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Population health improvement is the golden thread that runs through all NAPC work. We support healthcare systems to develop innovative approaches to personalised health, care and wellbeing that improve outcomes for people and the workforce that serves them. This in turn creates a more sustainable healthcare system. We have seen fantastic improvements in outcomes from smaller scale population health improvement initiatives just as much as we have from larger system wide care redesign.

Read the case study: The Impact of Early Frailty Support

Participants undertaking the national CARE programme can put their learning into practice by working on a population health improvement initiative, based on local need and their own interests. These projects cover a broad range of needs and have already demonstrated measurable improvements in patient health and wellbeing, predicted to reduce demand on GPs.

Read the case study: Redesigning care pathways for people with long term conditions

What our clients say

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"After nearly 40 years of working in the care sector, this is the very first time I have had supported leadership training towards innovation and integrated working. Everyone should have access to this course – NHS or not, as it offers networking opportunities to share experiences and best practice, enabling better patient care. An excellent component of the course is the ongoing mentorship that is on offer – this is a gold standard that puts any other course in the shade."

Dawn Osborn

Social Prescriber – GP Link Worker Herts Help Hospital & Community Navigation Service

Taking a population health led approach to planning using the services and estates planning toolkit has supported PCNs across West Yorkshire ICS to develop their clinical visions. To learn more about how population health priorities informed innovative models of care read our case study.

Read the case study

"Sarah has been assisting the PCN business managers with a piece of work relating to the future estates policy of the PCNs. With Sarah's outstanding assistance she has managed to convert the great work we do into a relevant and polished end product that does us far more credit. She made a real positive difference to our submission and I couldn’t have done it nearly as well without her help."

Andrew Athale

Brigantes PCN Business Manager - Conexus Healthcare

Health creation

When personalised care is coproduced with patients taking a holistic approach to their needs, this creates empowered communities with people who are better able to support themselves through proactive self management and self care. Creating the right conditions for people to be healthy and supporting them to remain healthy is the key to proactive, preventative care. A great example of this is the support provided by Community Health and Wellbeing Workers (CHWW) which has led to ‘health creation’ across a deprived housing estate in Churchill Gardens, Westminster.

Community Health and Wellbeing Workers (CHWW)

There are three core characteristics of the Community Health and Wellbeing Worker that makes them unique from other roles. These are: 

  • Universal – Based at a local level with a geography of 120-150 households, knocking on all doors in a universal way. This means that all households are in their mandate to approach, and unlike other similar roles, they do not just focus on specific or targeted conditions. Everyone in the household is included, they are universal.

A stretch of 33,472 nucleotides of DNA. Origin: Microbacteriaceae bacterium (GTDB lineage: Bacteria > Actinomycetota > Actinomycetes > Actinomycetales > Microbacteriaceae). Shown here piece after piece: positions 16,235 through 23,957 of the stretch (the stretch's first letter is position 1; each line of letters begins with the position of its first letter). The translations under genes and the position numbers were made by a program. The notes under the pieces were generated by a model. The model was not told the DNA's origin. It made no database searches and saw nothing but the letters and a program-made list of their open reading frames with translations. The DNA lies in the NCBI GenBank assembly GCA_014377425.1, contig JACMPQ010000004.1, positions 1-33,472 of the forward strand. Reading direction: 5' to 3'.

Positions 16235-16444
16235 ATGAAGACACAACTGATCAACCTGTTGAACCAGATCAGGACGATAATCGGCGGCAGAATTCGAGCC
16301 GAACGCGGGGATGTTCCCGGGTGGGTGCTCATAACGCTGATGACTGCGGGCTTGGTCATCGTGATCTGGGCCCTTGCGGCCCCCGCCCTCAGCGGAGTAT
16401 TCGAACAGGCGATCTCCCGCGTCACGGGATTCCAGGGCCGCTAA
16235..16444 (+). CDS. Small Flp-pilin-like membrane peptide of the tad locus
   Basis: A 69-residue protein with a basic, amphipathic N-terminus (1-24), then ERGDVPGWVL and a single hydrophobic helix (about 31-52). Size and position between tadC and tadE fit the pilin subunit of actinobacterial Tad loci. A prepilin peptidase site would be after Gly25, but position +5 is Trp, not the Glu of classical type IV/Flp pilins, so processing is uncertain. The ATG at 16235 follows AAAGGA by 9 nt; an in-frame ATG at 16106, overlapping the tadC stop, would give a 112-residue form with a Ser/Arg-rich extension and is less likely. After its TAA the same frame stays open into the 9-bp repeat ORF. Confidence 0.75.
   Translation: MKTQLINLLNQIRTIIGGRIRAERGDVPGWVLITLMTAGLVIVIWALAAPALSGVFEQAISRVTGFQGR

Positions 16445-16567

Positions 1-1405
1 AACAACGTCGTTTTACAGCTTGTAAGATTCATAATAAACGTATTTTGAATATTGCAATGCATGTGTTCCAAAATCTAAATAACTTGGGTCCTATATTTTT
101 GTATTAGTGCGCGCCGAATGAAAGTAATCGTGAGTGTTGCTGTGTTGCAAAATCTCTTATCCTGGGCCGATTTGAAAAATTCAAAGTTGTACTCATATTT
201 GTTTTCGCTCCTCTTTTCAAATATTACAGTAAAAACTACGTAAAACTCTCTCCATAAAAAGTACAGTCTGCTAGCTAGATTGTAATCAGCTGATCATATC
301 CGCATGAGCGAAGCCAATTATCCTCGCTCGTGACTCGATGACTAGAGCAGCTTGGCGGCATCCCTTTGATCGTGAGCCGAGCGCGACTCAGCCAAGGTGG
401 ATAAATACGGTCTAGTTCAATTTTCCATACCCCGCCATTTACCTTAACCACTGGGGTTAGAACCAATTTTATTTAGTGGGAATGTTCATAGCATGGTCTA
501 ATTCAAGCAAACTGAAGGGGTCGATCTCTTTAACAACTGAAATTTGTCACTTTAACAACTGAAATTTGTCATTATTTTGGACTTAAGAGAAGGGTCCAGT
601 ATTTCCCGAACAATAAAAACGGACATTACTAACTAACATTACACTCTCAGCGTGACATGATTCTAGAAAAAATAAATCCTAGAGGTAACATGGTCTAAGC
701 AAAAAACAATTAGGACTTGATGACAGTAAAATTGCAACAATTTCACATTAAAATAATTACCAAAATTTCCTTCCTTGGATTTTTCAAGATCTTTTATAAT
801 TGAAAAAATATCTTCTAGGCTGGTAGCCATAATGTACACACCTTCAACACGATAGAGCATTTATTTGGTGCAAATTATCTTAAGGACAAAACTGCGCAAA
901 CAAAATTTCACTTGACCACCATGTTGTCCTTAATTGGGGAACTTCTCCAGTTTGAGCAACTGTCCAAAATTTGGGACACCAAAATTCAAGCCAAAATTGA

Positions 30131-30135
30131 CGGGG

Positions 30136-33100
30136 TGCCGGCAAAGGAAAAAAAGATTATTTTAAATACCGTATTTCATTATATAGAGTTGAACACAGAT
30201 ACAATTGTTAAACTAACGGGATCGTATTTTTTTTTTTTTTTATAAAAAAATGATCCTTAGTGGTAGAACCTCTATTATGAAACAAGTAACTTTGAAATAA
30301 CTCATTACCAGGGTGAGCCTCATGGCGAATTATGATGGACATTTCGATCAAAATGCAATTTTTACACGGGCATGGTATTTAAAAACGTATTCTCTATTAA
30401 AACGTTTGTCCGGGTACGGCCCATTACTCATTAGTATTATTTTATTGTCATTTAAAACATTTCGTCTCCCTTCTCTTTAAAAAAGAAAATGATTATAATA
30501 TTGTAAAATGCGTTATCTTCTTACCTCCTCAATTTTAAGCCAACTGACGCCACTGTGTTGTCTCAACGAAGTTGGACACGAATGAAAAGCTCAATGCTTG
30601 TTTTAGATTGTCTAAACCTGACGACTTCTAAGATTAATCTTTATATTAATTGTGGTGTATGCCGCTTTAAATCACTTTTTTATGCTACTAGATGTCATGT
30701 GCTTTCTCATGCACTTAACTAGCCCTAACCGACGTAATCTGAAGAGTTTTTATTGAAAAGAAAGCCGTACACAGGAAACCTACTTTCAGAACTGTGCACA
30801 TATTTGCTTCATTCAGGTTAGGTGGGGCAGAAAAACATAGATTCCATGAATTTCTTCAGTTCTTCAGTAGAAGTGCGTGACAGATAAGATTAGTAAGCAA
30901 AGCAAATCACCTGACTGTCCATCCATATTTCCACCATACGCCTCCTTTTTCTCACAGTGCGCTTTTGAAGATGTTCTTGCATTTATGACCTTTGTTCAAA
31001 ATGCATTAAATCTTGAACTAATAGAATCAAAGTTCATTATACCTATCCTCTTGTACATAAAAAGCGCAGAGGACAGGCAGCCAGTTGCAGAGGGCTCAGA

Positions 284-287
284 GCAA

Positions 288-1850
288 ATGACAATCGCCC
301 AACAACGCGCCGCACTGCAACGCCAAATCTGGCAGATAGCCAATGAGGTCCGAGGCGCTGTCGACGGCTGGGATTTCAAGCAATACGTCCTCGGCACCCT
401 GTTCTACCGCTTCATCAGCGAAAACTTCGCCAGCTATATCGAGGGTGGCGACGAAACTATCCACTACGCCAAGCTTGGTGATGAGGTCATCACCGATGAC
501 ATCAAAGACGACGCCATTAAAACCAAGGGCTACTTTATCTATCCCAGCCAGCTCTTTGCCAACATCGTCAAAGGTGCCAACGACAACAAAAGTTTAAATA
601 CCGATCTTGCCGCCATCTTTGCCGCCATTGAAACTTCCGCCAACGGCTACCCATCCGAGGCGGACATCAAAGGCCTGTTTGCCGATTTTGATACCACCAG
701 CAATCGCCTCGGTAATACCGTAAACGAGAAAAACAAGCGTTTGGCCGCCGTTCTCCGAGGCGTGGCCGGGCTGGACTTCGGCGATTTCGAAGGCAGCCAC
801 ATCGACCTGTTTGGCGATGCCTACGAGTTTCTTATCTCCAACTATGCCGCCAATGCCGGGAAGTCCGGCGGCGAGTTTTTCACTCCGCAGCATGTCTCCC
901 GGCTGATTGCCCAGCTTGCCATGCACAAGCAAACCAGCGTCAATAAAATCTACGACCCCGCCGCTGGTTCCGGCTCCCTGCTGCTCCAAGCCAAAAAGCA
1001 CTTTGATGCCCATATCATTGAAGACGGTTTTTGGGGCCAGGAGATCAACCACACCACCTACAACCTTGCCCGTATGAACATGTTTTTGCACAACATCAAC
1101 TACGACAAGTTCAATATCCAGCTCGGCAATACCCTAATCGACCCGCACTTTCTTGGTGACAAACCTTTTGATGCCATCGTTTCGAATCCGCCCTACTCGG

• Comprehensive – covering ‘any and all’ issues that might arise within the household. This could include but is not limited to immunisation, mental health, dementia, management of chronic disease and breast feeding. They bridge the health and social care divide across the life course. 
  • Integrated – They don’t operate in parallel; they are employed by local authorities or primary care via PCN’s and are integrated into the primary care team with access to patient records. The play a variety of roles, from advising the team on potential safeguarding issues or liaising with the local authority if they identify housing or social care needs. 

 

The role of the CHWW is to ensure targeted populations in areas of deprivation receive tailored health and wellbeing support by visiting people in their own homes and looking after everyone in the household. CHWW are people selected based on their character rather than their characteristics; those who are helpful, problem solvers, confident and persistent whilst maintaining respect and confidentiality to earn trust of residents. The specially recruited teams get to know families and assess their health, social and wellbeing needs, promote healthy living, signpost to appropriate services and make referrals to NHS services.  

Benefits so far from the first scheme in London have included a 20% uptake in vaccinations per home, combating loneliness, identification of child carers, medicines compliance and early diagnosis of dementia – to name but a few. This shows that by offering holistic personalised care and support, a person is activated which creates a stronger foundation for their health and wellbeing in the longer term. For more information about how the NAPC can help support you to develop a CHWW initiative in your area, please contact napc@napc.co.uk.

"Health and care services are under tremendous pressure, but we must make sure that patients do not bear the brunt of these challenges. We are calling for this initiative to be rolled out to even more neighbourhoods and communities, helping to improve the nations’ health and wellbeing, and reduce the pressure on overstretched healthcare services."